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History query

2 history questions: 1) When did the first automatic oil burner hit the scene-what type and make-and 2) when did the circulating pump first appear on a hot water heating system, and who made it? Are there any websites dealing with history of this type?

Comments

  • bill nye_3
    bill nye_3 Member Posts: 307
    Glad you..

    Glad you asked, the answer, of course, right here on the wall..

    http://www.heatinghelp.com/article/180/Very-Old-Stuff/918/Ecksteins-and-Busbys-Patent-Circulator
  • kcopp
    kcopp Member Posts: 4,382
    Ill give it a shot....

    The first oil burner I yhink was Timkin "the silent automatic" early 50's?

    And Thrush made the first water circulator... mid 40's
  • Jean-David Beyer
    Jean-David Beyer Member Posts: 2,666
    Upper bound.

    I do not know enough history to answer your question, but I have one data point.

    My Cape Cod house was built in New Jersey in about 1950 and it had a General Electric oil fired hot water boiler to heat the house, mainly a concrete slab at grade with 1/2 inch copper tubing in it. I replaced that boiler in May 2009 with a gas fired mod-con. It was still working and not leaking.



    General Electric manufactured these residential oil burners here in New Jersey (In Bloomfield, if I remember correctly). So a partial answer is that the first oil fired boilers with a (3-piece) circulator pump were made no later than 1950.



    Mine is on page 10 and 11 of this booklet. If you look at page 9, you will see a steam boiler very much like my hot water boiler.

    http://www.heatinghelp.com/files/articles/1025/177.pdf



    Here are a few more data points on this boiler.



    http://www.heatinghelp.com/forum-thread/86588/G-E-Oil-Boiler



    http://www.amazon.com/General-Electric-Furnace-Hurricane-Basement/dp/B005DH7328
  • Jamie Hall
    Jamie Hall Member Posts: 22,875
    I'll do more research, but...

    the earliest maintenance record we have on file for the system in the building I superintend is from the fall of 1943; at that time the burner (automatic) was reported to be a Quiet May (it was anything but) with a 5.0 gph nozzle, in an H. B. Smith boiler.



    The original boiler was installed in 1930, and I am pretty sure that it was oil fired from the day it was installed, and I am quite sure it was automatic -- as I do have the installation record for the original electric thermostat (wish I still had it; museum people are weird that way).  I'll try to find the installation record for the burner make and possibly model; it must be around here somewhere.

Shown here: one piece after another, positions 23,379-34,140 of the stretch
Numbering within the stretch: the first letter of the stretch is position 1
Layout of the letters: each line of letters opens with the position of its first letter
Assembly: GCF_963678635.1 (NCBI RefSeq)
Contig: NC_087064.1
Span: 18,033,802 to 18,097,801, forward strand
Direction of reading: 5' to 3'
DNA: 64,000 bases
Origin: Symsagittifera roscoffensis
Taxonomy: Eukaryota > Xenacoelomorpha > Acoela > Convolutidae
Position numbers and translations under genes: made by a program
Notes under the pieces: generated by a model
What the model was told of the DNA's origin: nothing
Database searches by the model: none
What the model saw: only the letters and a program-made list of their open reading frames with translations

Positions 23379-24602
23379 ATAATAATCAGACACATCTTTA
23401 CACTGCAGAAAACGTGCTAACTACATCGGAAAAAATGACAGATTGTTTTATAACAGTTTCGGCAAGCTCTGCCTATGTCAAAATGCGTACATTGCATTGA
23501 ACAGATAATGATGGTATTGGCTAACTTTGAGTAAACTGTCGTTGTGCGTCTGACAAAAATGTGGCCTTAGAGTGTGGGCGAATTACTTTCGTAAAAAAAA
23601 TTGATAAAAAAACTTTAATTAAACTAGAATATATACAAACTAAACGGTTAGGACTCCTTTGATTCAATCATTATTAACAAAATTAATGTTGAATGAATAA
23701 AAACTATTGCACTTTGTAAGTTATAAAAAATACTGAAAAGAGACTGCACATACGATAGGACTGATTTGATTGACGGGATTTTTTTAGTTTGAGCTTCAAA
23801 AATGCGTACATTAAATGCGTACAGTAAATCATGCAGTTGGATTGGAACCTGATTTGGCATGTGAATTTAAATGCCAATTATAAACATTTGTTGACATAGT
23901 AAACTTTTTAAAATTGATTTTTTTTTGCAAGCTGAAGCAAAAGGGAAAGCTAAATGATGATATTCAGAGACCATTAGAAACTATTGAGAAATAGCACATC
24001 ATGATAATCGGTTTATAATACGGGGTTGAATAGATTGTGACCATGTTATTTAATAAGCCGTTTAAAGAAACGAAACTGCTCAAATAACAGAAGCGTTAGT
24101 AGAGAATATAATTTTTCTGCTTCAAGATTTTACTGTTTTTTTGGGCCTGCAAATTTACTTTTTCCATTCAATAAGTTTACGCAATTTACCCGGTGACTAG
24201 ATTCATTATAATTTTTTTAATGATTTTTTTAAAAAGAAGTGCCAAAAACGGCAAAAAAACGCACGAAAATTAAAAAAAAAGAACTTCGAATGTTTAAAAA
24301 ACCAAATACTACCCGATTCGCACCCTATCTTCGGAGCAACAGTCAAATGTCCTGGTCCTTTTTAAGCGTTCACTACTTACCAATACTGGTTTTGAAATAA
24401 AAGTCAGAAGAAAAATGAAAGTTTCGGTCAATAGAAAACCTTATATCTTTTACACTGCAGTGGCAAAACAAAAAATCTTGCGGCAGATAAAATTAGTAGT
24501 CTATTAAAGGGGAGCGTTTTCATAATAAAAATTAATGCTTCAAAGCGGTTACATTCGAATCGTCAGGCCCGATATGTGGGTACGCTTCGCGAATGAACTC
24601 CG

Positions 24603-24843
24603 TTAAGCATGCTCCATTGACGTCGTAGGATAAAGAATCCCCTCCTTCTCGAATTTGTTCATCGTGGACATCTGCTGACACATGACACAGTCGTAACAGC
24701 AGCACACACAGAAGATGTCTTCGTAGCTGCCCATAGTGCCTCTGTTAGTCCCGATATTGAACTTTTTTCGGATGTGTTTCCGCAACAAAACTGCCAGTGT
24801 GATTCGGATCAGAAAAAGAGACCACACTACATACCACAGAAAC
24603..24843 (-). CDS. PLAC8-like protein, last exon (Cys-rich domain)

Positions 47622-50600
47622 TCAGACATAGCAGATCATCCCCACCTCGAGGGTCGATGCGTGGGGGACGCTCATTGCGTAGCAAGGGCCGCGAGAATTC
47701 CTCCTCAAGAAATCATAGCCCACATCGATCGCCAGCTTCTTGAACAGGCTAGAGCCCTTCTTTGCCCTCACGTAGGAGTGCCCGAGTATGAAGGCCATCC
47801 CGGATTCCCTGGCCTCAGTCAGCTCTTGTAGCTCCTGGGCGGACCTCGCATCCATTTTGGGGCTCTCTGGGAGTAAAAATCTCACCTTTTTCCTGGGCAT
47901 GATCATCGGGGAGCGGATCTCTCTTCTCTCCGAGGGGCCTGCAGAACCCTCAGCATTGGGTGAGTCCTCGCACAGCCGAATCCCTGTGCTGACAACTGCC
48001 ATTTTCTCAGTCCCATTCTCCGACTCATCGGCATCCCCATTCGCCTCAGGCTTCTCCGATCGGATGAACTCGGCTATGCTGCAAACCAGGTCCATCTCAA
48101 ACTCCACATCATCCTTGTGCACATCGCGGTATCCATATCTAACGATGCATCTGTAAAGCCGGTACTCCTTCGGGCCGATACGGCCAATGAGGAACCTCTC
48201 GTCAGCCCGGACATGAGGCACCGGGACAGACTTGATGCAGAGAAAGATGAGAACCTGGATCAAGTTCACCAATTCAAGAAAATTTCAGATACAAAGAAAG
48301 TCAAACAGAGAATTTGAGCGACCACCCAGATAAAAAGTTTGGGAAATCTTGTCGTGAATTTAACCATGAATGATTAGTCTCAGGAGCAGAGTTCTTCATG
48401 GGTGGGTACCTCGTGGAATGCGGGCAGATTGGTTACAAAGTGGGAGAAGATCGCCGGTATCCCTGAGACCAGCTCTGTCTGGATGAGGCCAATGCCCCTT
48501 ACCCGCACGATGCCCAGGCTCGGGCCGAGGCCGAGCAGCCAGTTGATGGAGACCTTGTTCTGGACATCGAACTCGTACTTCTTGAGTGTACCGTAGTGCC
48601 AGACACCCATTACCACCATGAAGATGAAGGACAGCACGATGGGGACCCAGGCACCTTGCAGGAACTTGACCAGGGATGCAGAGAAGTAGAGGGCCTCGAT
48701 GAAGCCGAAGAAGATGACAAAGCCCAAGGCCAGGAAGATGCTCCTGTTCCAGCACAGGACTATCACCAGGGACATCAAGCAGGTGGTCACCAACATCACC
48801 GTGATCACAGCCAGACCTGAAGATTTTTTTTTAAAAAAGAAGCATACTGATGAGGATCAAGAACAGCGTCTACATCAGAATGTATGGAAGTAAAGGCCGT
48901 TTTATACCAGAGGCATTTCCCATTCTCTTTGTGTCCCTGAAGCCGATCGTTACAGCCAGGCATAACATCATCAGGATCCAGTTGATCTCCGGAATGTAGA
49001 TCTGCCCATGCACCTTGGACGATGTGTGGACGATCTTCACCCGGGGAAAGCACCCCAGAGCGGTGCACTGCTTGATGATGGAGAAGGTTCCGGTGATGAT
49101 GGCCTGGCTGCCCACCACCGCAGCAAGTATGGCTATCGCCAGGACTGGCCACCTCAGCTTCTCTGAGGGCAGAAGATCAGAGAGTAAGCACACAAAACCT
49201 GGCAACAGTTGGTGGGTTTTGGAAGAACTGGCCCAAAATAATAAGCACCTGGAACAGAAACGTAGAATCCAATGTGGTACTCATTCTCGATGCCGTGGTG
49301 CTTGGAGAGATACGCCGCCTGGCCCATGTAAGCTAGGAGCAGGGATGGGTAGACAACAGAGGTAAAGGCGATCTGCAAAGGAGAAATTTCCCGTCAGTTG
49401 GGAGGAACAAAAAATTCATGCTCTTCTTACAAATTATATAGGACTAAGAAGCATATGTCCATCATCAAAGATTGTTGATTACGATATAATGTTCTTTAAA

But the maintenance record pushes it to 1943 at the latest.
    Br. Jamie, osb
    Building superintendent/caretaker, 7200 sq. ft. historic house museum with dependencies in New England
  • Jamie Hall
    Jamie Hall Member Posts: 22,875
    1930

    The original heating system was (and still is -- almost no changes!) a Hoffman equipped system.  The boiler was (it's been changed, thank goodness) an 8-section #34 Mills water tube, manufactured by H. B. Smith, rated at 2,800 square feet (that's what it says -- but that can't possibly be the EDR rating!).



    The oil burner was a Quiet May, firing at 5.0 gallons per hour, fed by a 2,000 gallon underground storage tank (wish we still had that...), controlled by a Honeywell bimetal type thermostat (sorry -- I don't have the model number on either the thermostat or the oil burner).



    And yes, we do have the original bills and all -- but I haven't been able to find the manuals; we may not ever have had them.



    The steam system, including the boiler, cost $2,465.00, and the oil burner and tank $964.50.  Those were the days...
    Br. Jamie, osb
    Building superintendent/caretaker, 7200 sq. ft. historic house museum with dependencies in New England
  • Steamhead
    Steamhead Member Posts: 16,710
    Oil burners

    first came out in the 1920s, and some of them were pretty scary by today's standards. Somewhere I have a book from that era which might have some brand names in it.



    Homer Thrush came out with the first circulator that became popular, in the late 1920s or early 1930s IIRC. The Thrush company is still in business, I think it's located in Indiana.
    All Steamed Up, Inc.
    Towson, MD, USA
    Steam, Vapor & Hot-Water Heating Specialists
    Oil & Gas Burner Service
    Consulting
  • DanHolohan
    DanHolohan Member, Moderator, Administrator Posts: 16,487
    And just a bit earlier,

    Wilo introduced the circulator in Europe. 
    Retired and loving it.
  • DanHolohan
    DanHolohan Member, Moderator, Administrator Posts: 16,487
    William Newton Best

    writes about working on oil burners in 1887 in his book, The Science of Burning Liquid Fuel, published in 1913
    Retired and loving it.
This discussion has been closed.